Advantages of a Debit Card
Here are some Debit Card benefits to know about.
- Convenient to use: debit Cards are extremely simple to use. Since the payment is deducted directly from your bank account, a place where the money already exists, it can be done instantly. It is much quicker than having to wait for a credit transaction to go through or having to worry about having an adequate amount of cash in the account, to cover your expenses. Debit Cards make transactions fast, easy and convenient to use.
- Works as an Emergency Fund: debit Cards have the ability to give you cash. They double up as ATM cards and allow you to withdraw money from an ATM. Therefore, working as an emergency fund for you. In addition to the ATM use, a majority of stores offer cash back options at checkout. You can shop conveniently and reasonably using your Debit Card.
- Self Protected: debit Cards are protected by a four-digit pin number or PIN (Personal Identification Number) which you set yourself. This PIN is essential when making almost any purchase with your Debit Card. It gives you a great deal of safety against theft. You also receive a notification every time a transaction goes through, double verifying the transaction. These cards can also be frozen very easily and quickly. So if you lose it, you can prevent damage by freezing it within no time.
- Easy to Obtain: the only and most important thing that you must have, in order to have a Debit Card is have a bank account. Anyone can open a bank account with a minimum deposit. So, you can use a Debit Card with the only pre-requisite being a bank account that is linked to your card.
- Sets a Budget: one of the best things about a Debit Card is that you cannot spend more money than you have, which means you cannot go into debt. This helps you to budget, since every time you transact, the money is deducted from your account.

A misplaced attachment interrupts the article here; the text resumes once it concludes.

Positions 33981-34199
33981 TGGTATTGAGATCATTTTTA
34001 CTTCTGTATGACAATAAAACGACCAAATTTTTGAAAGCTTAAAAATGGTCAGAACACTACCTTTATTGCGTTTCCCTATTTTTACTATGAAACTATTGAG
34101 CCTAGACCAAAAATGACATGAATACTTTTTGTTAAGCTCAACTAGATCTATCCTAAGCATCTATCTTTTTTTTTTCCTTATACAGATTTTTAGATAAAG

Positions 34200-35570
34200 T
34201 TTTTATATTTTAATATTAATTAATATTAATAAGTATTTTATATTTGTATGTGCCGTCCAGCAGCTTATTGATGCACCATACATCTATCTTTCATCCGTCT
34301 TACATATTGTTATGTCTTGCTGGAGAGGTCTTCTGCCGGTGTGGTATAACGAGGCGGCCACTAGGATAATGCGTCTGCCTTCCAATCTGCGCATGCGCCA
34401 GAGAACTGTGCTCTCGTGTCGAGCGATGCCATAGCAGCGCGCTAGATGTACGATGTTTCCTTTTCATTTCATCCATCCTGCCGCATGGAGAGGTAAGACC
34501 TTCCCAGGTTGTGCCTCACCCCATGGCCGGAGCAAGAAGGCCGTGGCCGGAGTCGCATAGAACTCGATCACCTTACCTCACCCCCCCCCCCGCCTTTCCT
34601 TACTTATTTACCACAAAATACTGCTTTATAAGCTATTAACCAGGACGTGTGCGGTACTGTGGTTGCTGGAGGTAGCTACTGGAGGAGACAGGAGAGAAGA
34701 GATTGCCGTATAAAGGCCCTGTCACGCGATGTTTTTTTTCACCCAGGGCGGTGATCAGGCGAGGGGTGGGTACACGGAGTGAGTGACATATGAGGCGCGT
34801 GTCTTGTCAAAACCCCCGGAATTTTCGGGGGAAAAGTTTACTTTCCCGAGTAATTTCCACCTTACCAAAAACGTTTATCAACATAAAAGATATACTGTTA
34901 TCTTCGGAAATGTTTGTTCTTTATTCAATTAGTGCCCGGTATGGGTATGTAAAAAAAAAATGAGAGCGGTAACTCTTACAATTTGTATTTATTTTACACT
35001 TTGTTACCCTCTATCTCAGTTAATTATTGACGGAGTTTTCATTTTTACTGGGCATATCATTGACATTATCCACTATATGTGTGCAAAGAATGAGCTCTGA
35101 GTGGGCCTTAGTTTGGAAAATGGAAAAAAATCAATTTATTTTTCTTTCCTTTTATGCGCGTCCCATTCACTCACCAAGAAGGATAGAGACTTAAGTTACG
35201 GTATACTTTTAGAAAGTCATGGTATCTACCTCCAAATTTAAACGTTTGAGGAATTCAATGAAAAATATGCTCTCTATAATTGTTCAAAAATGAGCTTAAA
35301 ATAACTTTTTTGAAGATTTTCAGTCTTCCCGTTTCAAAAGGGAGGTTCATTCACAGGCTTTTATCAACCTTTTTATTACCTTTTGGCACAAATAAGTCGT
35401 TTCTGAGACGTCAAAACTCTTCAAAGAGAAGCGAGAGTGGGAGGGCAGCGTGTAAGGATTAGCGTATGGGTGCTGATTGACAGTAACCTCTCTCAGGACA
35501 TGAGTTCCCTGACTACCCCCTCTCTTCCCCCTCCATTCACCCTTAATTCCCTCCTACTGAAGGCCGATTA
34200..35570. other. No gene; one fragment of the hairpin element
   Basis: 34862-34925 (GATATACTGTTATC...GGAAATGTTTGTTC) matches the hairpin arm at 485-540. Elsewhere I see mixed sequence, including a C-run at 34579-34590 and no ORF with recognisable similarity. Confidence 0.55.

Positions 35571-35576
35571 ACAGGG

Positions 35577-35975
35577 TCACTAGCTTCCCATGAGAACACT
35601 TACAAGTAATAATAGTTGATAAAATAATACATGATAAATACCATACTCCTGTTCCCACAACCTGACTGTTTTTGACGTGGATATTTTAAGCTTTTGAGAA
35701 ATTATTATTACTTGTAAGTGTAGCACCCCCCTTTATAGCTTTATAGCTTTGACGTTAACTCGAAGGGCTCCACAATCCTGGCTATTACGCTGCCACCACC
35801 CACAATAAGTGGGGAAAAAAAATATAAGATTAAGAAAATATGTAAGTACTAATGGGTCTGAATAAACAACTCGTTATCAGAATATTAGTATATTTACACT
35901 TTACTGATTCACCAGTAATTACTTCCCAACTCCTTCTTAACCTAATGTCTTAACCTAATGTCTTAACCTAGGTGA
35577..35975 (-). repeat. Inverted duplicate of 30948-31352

- Avoid Debt: a debit card draws on money that the user already has, eliminating the danger of racking up debt. Retailers know people usually spend more when using plastic than if they were paying cash.9 By using debit cards, impulsive spenders can avoid the temptation of credit and stick to their budget. This can help keep you out of high-interest debt.
- Fraud Protections: in addition, some debit cards – particularly those issued by payment processors – are starting to offer more of the protections enjoyed by credit card users. The key is reporting fraud or theft as soon as you realize it has occurred. Your liability for fraudulent purchases is determined by the time frame in which it’s reported. Waiting too long to let the bank know that your card has been used for unauthorized purchases could result in you being held responsible for some or all losses.
- No Annual Fee: though many credit cards charge an annual fee, debit cards don’t. There’s also no fee for withdrawing cash using your debit card at your bank’s ATM. Credit cards, on the other hand, can charge a cash advance fee plus a steep interest rate for that convenience. However, you may pay other fees to maintain your checking account.